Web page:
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Radiation Oncologist Consultations Prior to Radical Prostatectomy: Disparities and Opportunities

  • Mark T Corkum 1,
  • D Andrew Loblaw 1,
  • Gerard Morton 1,
  • Alexander V Louie 1,
  • Rachel Glicksman 1,
  • Joseph Chin 2,
  • Girish Kulkarni 3,
  • Robert E Dinniwell 4,
  • Barbara Fisher 4,
  • Refik Saskin 5,
  • Jason Pantarotto 6,
  • Andrew Warner 4,
  • George B Rodrigues 4
1 Department of Radiation Oncology, Odette Cancer Centre, Sunnybrook Health Sciences Centre, Toronto, Ontario, Canada 2 Division of Urology, Department of Surgery, Western University, London, Ontario, Canada 3 Division of Urology, Department of Surgery, University of Toronto, Toronto, Ontario, Canada 4 Division of Radiation Oncology, Department of Oncology, London Health Sciences Centre, London, Ontario, Canada 5 Institute for Clinical Evaluative Sciences, Toronto, Ontario, Canada 6 Division of Radiation Oncology, Department of Radiology, The Ottawa Hospital, Ottawa, Ontario, Canada

Publication: Journal of Urology, August 2021


In 2015, men undergoing radical prostatectomy in Ontario were recommended to undergo multidisciplinary care by seeing a radiation oncologist or discussion at multidisciplinary rounds before surgery. The a priori target rate was ≥76%. We used population-based data to explore factors associated with not receiving multidisciplinary care prior to radical prostatectomy.

Materials and Methods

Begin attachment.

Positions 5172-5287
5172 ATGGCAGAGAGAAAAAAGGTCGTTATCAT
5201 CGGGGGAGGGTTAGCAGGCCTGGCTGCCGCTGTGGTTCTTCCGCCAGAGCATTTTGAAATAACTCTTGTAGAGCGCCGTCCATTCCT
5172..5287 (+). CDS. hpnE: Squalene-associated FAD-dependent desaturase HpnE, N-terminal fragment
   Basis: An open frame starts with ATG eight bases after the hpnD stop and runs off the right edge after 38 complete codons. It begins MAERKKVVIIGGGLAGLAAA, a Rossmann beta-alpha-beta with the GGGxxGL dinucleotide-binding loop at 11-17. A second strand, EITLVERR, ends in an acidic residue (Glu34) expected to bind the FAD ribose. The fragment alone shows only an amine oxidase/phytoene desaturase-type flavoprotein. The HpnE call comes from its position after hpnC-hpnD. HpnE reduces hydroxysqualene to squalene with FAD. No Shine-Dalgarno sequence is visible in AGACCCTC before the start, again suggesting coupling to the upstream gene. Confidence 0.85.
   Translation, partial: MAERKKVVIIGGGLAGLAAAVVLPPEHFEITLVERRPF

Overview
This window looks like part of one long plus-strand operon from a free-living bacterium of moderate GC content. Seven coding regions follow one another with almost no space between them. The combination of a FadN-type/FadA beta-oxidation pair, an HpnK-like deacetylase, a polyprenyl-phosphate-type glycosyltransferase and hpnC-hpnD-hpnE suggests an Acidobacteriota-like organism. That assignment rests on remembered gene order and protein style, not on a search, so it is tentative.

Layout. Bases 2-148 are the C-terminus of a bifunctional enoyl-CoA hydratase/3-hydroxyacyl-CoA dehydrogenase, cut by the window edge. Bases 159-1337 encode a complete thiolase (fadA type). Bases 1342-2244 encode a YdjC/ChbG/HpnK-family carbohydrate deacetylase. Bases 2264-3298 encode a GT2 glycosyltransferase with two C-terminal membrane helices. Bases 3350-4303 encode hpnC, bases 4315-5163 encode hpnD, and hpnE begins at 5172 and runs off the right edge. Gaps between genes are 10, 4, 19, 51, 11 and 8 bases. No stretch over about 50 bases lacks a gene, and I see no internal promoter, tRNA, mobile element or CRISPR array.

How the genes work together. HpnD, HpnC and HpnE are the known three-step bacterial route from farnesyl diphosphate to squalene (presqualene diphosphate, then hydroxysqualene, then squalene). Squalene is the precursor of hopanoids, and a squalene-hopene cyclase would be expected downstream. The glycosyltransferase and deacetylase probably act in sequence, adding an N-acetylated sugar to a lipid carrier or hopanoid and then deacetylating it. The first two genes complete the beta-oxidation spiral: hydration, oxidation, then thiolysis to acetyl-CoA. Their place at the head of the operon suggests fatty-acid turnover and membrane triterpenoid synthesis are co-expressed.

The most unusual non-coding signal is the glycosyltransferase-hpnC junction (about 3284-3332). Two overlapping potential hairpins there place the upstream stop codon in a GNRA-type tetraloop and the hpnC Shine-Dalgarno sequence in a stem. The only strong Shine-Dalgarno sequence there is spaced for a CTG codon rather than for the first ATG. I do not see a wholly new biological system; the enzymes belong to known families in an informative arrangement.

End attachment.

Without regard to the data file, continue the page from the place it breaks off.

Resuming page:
Men who underwent radical prostatectomy for localized prostate cancer in Ontario, Canada between 2007–2017 were identified using administrative data. Physician billings identified patients who received multidisciplinary care. Multivariable logistic regression was used to predict receipt of multidisciplinary care.


31,485 men underwent radical prostatectomy between 2007–2017. 28.7% saw a radiation oncologist, 1.2% underwent multidisciplinary discussion, and 1.9% had both before surgery. Multidisciplinary care receipt increased from 17.8% (2007) to 47.8% (2017), p <0.001. The odds ratio between the highest and lowest geographic regions was 7.93 (95% CI 6.17–10.18, p <0.001). Lower odds of multidisciplinary care receipt were observed for men further from the nearest cancer center (OR 0.74 per 50km, 95% CI 0.71–0.78, p <0.001) and higher odds for the highest versus lowest income quintile (OR 1.41, 95% CI 1.29–1.54, p <0.001). Of 128 urologists who performed ≥10 radical prostatectomies between 2016–2017, 29 (22.7%) met the target of having ≥76% of men seen for multidisciplinary care prior to surgery.


Despite increasing utilization, many men do not receive multidisciplinary care prior to radical prostatectomy. While geography and the urologist appear to be the greatest factors predicting multidisciplinary care receipt, these factors are closely intertwined.